Directed By Emir Kusturica
It's weird, as a viewer, going from something as dense and epic in scope as director Emir Kusturica's "Underground", to the fairy tale tragic romance of "Arizona Dream". Weirder still is the cast of Johnny Depp, Jerry Lewis, Faye Dunaway, Lili Taylor, and Vincent Gallo. The word "dream" comes up at least a dozen times in this movie, characters recounting dreams, or the film seamlessly showing them on screen, and appropriately it begins with a ten minute dream sequence (You only know it's a dream sequence because you're told it is afterwards), of an Eskimo in the snowy wilderness, catching a strange fish with both eyes on the same side, the Eskimo later becomes sick and is nursed back to health by his wife. From there we meet the dreamer Depp, who tags fish in New York, a job he loves because, "Most people think I count fish, but I don't. I look at them. I look at their souls and read their dreams and then I let them into my dreams." Then aspiring actor cousin Vinccent Gallo shows up, and asks Depp to come back to Arizona with him for his Uncle Jerry Lewis's wedding. Depp goes back and accepts a job selling Cadillacs, his uncles dream for them, until he meets an eccentric mother/daughter pair, the suicidal turtle obsessed accordion playing Lili Taylor and her vivacious, flighty, sexually aggressive mother, the latter Depp becomes immediately enamored with. Depp and Dunaway begin a very matter of fact and all consuming relationship (he leaves his job and uncles house and refuses to leave).
After hearing of Dunaway's dreams to fly as a young girl, Depp decides and spends most of the movie, attempting to build her a flying machine. Meanwhile, Lili Taylor is sabotaging the machine, and Vincent Gallo is busy practicing his acting chops (his recreation of the crop duster scene from "North By Northwest" is one of the best all time comedy moments anywhere).All good performances, but Gallo and Taylor clearly outshine the others.. The writing and especially voice over by Depp is excellent, it definitely has a Jean Piere Jeaunut vibe (all the little details and phrases); "My dad always said that work was like a hat you put on your head. And even if you didn't have pants , you didn't have to walk down the street ashamed of your ass as long as you had a hat... " or " what's the point of breathing if somebody already tells you the difference between an apple and a bicycle? If I bite a bicycle and ride an apple, then I'll know the difference."The latter quote sums of the naivete of the main character and the flaw that makes the tragedy. Depps relationships are passionate, sincere, but essentially child like, he doesn't know what to name how he fells about Dunaway so it must be "love".While Dunaway and her daughter are more two halves of the same person, stuck in an isolated country house, both with half the maturity and vitality the other needs. For the most part the movie is all comic smiles, and surreal shots of fish flying in the sky at random, but towards the end, the film takes somber tones, as the dream/relationships end.Not as dense and surreal as I had expected, but it does capture accurately the magical sensation of first love, especially with someone significantly older (without stepping on the toes of similar films like "Harold And Maude" or focusing too heavily on taboo).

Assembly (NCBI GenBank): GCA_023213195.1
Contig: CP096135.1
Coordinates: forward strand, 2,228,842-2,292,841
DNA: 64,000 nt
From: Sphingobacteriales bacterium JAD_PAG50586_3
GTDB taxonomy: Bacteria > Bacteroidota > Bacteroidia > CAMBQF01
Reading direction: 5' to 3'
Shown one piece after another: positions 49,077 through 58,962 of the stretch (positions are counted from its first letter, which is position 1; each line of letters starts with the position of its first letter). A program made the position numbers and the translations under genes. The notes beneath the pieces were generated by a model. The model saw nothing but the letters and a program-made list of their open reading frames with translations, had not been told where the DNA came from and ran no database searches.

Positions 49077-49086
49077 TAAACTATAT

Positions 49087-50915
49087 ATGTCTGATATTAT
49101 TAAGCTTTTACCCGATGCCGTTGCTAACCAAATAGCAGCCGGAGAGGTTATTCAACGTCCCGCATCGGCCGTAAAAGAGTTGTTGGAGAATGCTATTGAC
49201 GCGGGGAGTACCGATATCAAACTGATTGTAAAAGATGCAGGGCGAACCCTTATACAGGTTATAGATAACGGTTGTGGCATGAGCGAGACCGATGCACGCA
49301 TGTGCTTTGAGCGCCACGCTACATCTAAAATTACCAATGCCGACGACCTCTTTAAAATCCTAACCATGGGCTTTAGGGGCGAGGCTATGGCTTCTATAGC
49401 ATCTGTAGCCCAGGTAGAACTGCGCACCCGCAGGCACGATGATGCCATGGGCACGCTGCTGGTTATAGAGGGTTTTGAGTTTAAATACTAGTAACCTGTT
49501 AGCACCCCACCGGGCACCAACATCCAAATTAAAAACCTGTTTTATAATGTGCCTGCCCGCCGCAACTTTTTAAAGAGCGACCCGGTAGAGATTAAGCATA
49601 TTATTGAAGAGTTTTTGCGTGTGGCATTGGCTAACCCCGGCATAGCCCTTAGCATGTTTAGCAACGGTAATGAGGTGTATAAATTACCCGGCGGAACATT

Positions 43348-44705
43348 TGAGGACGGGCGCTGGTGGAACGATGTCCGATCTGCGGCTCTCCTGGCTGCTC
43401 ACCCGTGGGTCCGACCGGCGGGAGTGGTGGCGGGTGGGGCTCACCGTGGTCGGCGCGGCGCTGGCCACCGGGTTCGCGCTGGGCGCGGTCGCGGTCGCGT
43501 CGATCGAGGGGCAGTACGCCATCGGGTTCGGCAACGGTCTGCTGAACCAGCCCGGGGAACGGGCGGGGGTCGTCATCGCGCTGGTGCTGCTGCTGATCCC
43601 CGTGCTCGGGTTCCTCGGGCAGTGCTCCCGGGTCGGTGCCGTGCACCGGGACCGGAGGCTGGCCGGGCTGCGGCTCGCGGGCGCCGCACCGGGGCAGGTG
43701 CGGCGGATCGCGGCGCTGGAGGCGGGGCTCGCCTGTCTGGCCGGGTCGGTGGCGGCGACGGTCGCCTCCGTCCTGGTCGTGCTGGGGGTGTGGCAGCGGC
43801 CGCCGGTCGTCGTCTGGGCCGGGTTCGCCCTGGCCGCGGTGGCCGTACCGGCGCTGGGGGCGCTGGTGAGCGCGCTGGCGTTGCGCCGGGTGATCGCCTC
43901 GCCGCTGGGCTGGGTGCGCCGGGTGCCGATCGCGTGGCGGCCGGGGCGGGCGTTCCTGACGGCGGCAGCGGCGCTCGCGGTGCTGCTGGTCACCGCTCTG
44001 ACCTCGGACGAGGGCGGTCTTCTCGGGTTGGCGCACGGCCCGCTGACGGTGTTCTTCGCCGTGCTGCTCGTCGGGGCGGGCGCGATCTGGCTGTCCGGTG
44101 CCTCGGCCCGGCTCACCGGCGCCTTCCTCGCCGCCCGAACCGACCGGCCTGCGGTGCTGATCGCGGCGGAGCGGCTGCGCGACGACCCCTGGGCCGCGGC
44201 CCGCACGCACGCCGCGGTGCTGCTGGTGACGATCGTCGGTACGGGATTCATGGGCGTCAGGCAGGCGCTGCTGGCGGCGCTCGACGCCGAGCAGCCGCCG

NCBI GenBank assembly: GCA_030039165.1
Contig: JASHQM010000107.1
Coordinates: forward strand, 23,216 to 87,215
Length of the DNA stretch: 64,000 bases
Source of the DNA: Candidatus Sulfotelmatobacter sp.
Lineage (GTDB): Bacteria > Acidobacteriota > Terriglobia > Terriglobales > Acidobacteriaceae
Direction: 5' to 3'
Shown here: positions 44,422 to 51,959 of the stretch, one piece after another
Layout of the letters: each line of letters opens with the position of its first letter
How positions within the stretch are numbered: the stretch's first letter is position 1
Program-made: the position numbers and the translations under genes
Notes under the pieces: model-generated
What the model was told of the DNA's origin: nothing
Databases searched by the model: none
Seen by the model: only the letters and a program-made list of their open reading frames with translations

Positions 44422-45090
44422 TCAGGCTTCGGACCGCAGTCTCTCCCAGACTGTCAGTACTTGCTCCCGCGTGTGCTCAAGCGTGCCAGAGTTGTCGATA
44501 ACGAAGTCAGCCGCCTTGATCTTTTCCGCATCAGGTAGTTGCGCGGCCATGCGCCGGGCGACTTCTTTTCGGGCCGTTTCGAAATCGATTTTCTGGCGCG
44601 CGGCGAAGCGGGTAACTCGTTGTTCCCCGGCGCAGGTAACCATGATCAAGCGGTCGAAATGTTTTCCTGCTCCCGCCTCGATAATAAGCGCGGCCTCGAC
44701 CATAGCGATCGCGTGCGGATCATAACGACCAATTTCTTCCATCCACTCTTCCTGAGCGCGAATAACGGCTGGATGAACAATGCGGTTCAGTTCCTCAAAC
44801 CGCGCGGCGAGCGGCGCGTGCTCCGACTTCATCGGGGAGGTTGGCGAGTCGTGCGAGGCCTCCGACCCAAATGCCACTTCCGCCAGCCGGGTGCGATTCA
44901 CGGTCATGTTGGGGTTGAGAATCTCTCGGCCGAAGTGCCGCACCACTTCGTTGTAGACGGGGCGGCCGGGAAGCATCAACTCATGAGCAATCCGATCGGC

There were a few moments of emotional disconnect where the characters actions make little if any literal sense (the Russian roulette scene), but do give a greater sense of the contradictory emotions which almost all of the characters deal with, except Gallo, whose clearly just there for fun.
Arizona Dream caught me off guard, the political allegory of Underground is replaced here with a very internal story of dreamy sensations, fleeting passions, conflicting dreams, conflicting loves, growing up, and magical fish. It's not great, but I definitely connected for personal reasons. If you liked Amelie, or Emir Kusturica, or any of the actors mentioned it's worth checking out.